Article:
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Funerals, Fishnets, and Falling
They’re burying us today.
In the old cemetery, right beside your mom, if you must know. Her last wish, of course, before the drugs won her over. I never liked cemeteries, as you well remember love, but you always brought me to them anyway. You felt it brought you closer to the realities of death, prepared you for it.
Hope it did you good.
I wore my fishnets today, purely for the reason that you loved me in them. “Sexy” you called me. “Appealing.” No one ever called me that before you. And I doubt, with permanent mascara stains and bruises that will never wash away, anyone will ever call me that again.
Oh look, your grandmother just shot me another dirty sneer. A w****, she’s thinking. A filthy prostitute, at my grandson’s funeral. I can’t blame her. After all darling, “w****” was one of your choice pet names for me wasn’t it? Funny, how over generations, nothing’s changed.
I stare at your casket. Mahogany, wasn’t it? Best that money can buy, although they never threw a penny our way when you married me, after finding out about my pregnancy. Or for the medical bills when you killed it. A few broken rib’s of their son’s s*** isn’t worth much to rich folks like them.
Maybe that’s where I died too. Maybe, in killing the baby, you killed me as well. Believe it or not sweetheart, I’m utterly dead. They might as well put me there with you, in the ground. Except for I’m scared of being buried. I’ve been choking on dirt my whole life. It’s with me now, rotting my lungs and clogging up my heart.
They lower you down lover, and I haven’t cried once since the police brought the news. In fact, when no one’s been looking, I’ve laughed a few times. At the irony, the good fortune, the sheer anticlimactic, shitty feeling that shouldn’t have come with such a thrilling triumph, such a perfect resolution.
The fact is dearest, I’ve thought of killing you myself too many times to count. Every blow, every shard of a broken beer bottle shoved through my skin, every threat, that sooner or later no longer had any bearing on me, was just another notch in my armor, another way for me to steel myself against you.
Yet you were still my everything, my only thing. And now, to say the least, I’m scared. Scared of the freedom that the car crash unknowingly gave me. I don’t know what to do. I think I may have forgotten how to smile, darling. You clenched my jaw too tightly over the years, purpled my face too many times for me to just move on. It left a mark. The very first night, when you came home drunk, and got angry. Those very first words I said to you, “Hit me, I f***ing dare you!” left their own scar.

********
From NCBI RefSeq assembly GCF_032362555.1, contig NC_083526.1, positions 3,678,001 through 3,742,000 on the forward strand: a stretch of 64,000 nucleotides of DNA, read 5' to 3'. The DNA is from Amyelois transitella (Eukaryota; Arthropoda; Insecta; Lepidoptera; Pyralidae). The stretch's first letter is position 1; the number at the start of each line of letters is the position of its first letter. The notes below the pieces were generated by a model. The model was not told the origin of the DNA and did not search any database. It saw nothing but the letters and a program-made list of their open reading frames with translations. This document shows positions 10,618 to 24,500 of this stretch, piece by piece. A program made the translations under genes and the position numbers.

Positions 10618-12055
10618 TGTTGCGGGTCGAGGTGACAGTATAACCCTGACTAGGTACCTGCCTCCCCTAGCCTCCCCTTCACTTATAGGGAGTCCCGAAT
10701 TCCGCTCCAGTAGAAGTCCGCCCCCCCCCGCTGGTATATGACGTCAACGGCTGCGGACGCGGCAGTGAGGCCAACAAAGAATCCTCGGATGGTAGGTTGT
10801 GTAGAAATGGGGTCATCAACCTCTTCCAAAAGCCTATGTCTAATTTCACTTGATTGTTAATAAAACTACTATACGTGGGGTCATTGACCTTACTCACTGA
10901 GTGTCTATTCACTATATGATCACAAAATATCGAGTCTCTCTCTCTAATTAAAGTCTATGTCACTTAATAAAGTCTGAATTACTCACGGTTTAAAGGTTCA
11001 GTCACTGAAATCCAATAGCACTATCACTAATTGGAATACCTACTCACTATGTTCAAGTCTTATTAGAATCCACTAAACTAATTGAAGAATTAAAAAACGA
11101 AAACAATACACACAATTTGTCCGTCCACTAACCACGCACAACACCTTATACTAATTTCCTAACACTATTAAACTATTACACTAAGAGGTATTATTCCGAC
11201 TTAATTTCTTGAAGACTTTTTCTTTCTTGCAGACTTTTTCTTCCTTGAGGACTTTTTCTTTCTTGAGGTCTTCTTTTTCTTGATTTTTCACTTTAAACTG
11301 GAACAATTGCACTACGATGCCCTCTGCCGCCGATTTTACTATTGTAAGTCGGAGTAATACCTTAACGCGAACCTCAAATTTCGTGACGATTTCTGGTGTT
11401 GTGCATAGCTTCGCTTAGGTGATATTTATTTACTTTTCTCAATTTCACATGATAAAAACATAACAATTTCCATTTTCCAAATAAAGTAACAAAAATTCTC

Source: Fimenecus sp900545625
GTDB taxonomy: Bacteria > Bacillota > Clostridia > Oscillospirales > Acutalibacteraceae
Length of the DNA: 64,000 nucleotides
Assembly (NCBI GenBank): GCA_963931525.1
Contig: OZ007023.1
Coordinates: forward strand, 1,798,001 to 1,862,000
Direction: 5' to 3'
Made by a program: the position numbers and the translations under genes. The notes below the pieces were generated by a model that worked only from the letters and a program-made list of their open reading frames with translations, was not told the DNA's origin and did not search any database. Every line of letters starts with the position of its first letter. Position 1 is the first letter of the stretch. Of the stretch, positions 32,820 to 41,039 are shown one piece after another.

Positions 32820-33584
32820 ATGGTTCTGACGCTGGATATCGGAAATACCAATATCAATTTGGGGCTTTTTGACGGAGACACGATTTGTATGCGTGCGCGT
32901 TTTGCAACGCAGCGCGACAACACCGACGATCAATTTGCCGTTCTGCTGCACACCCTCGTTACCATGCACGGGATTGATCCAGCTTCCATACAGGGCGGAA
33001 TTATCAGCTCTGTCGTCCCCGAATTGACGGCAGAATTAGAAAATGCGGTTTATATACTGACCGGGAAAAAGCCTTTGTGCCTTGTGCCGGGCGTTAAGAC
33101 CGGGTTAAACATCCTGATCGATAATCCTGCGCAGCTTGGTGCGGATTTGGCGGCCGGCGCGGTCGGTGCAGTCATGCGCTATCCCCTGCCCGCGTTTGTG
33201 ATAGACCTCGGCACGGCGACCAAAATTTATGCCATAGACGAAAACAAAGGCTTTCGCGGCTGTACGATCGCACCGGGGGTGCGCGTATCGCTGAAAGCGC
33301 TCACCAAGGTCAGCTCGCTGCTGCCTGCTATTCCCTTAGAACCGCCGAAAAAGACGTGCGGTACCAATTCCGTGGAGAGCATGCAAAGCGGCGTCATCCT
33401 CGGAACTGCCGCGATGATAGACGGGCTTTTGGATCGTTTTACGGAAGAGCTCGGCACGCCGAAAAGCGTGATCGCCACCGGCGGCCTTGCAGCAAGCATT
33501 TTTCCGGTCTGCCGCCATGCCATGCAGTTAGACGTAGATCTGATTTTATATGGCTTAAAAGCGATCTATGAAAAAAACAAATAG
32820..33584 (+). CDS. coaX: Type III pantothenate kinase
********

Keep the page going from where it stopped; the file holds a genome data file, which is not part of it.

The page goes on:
The pastor says one final prayer, for the innocence lost. You were so young after all.
I feel so old.
I walk away, and your family turns up their noses as them fill the limousines. I don’t look back. I’m not worth the dirt on their shoes. I know that. I knew how pathetic I am. From the first time you hit me, I knew.
The sun is breaking through the cloud, love. If I hadn’t burned my cross years ago I would have said it was a sign from god. Still, I can’t explain the ferocity that comes over me now.
Suddenly, I reach down and rip off my stiletto heels, ignoring the burning sensation as the straps are torn away. I hurl them as far as I can, and don’t see or care where they land. The jacket, your leather riding jacket, sweetie, comes next. My hair is torn down from its tight bun. I am not a Sunday school teacher.
It’s just me, my sundress, and those god awful fishnets now. Slowly, I run my hands up my thighs until I reach the waistband. Not caring who’s staring, or glaring for that matter, I slip them off. With sudden determination I race to the pit in the ground that you lie waiting in. Your diggers will be here soon. They’re the best that anyone can afford, don’t worry.
I cast your first torture devices down with you, and sprint away. I glance up at the sun, and try to smile. I don’t manage it, but I will someday. I lay down on the soft green grass, bathing in the luxury that is to feel. The gorgeousness that is freedom.
And I realize something, as I lay spread-eagled on the ground, my sweet. I’m happy, just a little. I know it, in my soul, like a long forgotten friend who couldn’t get through anytime to see me. The scars are still there, I can feel them writhing, squirming around my heart like barbed wire, even now. But at least I feel them. At least I’m not numb.
They buried us today, but not me. Not me. I still have a chance to claw my way up. My newfound freedom is scary, but now, it becomes clear. It’s utterly possible.
Because you, darling, dearest, are dead.